|Publication number||US5546692 A|
|Application number||US 08/366,824|
|Publication date||Aug 20, 1996|
|Filing date||Dec 30, 1994|
|Priority date||Oct 25, 1994|
|Publication number||08366824, 366824, US 5546692 A, US 5546692A, US-A-5546692, US5546692 A, US5546692A|
|Inventors||Mark D. Byers|
|Original Assignee||Byers; Mark D.|
|Export Citation||BiBTeX, EndNote, RefMan|
|Patent Citations (8), Referenced by (29), Classifications (5), Legal Events (4)|
|External Links: USPTO, USPTO Assignment, Espacenet|
This application is a continuation-in-part application of U.S. application Ser. No. 08/328,441, filed Oct. 25, 1994, now abandoned.
This invention relates to deer decoys and particularly to deer decoys which involve motion.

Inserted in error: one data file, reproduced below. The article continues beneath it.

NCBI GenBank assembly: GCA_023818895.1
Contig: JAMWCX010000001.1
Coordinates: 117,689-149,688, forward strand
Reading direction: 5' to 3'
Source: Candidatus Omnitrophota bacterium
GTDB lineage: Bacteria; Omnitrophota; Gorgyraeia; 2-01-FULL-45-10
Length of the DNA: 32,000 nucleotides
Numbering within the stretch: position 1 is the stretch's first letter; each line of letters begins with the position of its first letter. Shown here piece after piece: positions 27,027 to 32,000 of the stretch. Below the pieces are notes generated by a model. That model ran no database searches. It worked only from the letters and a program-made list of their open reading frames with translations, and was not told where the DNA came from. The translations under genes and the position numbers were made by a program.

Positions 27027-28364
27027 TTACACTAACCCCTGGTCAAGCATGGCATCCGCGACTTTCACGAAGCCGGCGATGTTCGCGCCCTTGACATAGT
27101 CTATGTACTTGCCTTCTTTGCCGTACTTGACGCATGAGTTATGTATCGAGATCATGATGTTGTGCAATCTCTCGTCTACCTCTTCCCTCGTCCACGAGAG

Although it has heretofore been suggested that deer decoys should involve motion, none has been developed which provide a safe deer decoy for deer gun season; which will distract the attention of the deer away from the hunter, especially during bow season; and which provides a life-like movement. Consequently, prior decoys do not address the natural instinct of the deer herd to communicate danger or safety with one another; which recognize that deer have poor eye sight and that if deer are any appreciable distance from a stationary decoy that has no movement, the deer are prone to not notice it or recognize it. Existing deer decoys that are on the market are too dangerous to use during deer gun season because they are both full bodied and three dimensionally sculptured to full or reduced scale in all of the X, Y and Z cartesion dimensional coordinates. Hence such deer decoys pose the risk of someone shooting in the direction of the hunter regardless of hunting position relative to the decoy because such full bodied deer decoys appear lifelike from all decoy viewing angles in a horizontal 360° viewing pattern around the same. As far as the present inventor is aware, there are no safe decoys that emulate the movement of deer.